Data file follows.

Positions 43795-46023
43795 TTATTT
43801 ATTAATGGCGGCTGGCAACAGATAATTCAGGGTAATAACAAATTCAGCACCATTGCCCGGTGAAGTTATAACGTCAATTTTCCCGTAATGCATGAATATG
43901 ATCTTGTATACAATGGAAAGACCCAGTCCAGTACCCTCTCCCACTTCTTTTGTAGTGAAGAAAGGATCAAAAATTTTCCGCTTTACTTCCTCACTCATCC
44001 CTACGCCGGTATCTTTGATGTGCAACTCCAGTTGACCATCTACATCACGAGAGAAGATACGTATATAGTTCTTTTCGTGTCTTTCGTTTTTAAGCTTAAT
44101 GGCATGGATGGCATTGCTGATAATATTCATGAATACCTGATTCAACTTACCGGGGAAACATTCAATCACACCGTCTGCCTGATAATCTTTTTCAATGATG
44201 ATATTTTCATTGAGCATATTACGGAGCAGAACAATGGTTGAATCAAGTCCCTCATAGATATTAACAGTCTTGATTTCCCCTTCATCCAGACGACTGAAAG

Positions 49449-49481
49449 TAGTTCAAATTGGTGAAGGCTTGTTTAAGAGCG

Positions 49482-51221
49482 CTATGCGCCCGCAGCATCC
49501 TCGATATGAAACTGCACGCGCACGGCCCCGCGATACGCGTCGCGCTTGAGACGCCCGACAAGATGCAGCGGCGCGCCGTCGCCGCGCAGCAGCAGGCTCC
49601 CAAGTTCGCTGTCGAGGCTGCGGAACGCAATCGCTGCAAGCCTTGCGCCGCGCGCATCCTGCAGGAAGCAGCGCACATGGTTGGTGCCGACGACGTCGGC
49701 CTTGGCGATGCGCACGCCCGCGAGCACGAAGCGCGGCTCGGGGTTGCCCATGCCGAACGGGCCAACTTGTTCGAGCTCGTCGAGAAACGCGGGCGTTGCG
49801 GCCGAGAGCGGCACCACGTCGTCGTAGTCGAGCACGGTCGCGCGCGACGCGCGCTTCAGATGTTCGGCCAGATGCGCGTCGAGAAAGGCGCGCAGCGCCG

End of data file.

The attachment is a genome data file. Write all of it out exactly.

Positions 43795-46023
43795 TTATTT
43801 ATTAATGGCGGCTGGCAACAGATAATTCAGGGTAATAACAAATTCAGCACCATTGCCCGGTGAAGTTATAACGTCAATTTTCCCGTAATGCATGAATATG
43901 ATCTTGTATACAATGGAAAGACCCAGTCCAGTACCCTCTCCCACTTCTTTTGTAGTGAAGAAAGGATCAAAAATTTTCCGCTTTACTTCCTCACTCATCC
44001 CTACGCCGGTATCTTTGATGTGCAACTCCAGTTGACCATCTACATCACGAGAGAAGATACGTATATAGTTCTTTTCGTGTCTTTCGTTTTTAAGCTTAAT
44101 GGCATGGATGGCATTGCTGATAATATTCATGAATACCTGATTCAACTTACCGGGGAAACATTCAATCACACCGTCTGCCTGATAATCTTTTTCAATGATG
44201 ATATTTTCATTGAGCATATTACGGAGCAGAACAATGGTTGAATCAAGTCCCTCATAGATATTAACAGTCTTGATTTCCCCTTCATCCAGACGACTGAAAG

Positions 49449-49481
49449 TAGTTCAAATTGGTGAAGGCTTGTTTAAGAGCG

Positions 49482-51221
49482 CTATGCGCCCGCAGCATCC
49501 TCGATATGAAACTGCACGCGCACGGCCCCGCGATACGCGTCGCGCTTGAGACGCCCGACAAGATGCAGCGGCGCGCCGTCGCCGCGCAGCAGCAGGCTCC
49601 CAAGTTCGCTGTCGAGGCTGCGGAACGCAATCGCTGCAAGCCTTGCGCCGCGCGCATCCTGCAGGAAGCAGCGCACATGGTTGGTGCCGACGACGTCGGC
49701 CTTGGCGATGCGCACGCCCGCGAGCACGAAGCGCGGCTCGGGGTTGCCCATGCCGAACGGGCCAACTTGTTCGAGCTCGTCGAGAAACGCGGGCGTTGCG
49801 GCCGAGAGCGGCACCACGTCGTCGTAGTCGAGCACGGTCGCGCGCGACGCGCGCTTCAGATGTTCGGCCAGATGCGCGTCGAGAAAGGCGCGCAGCGCCG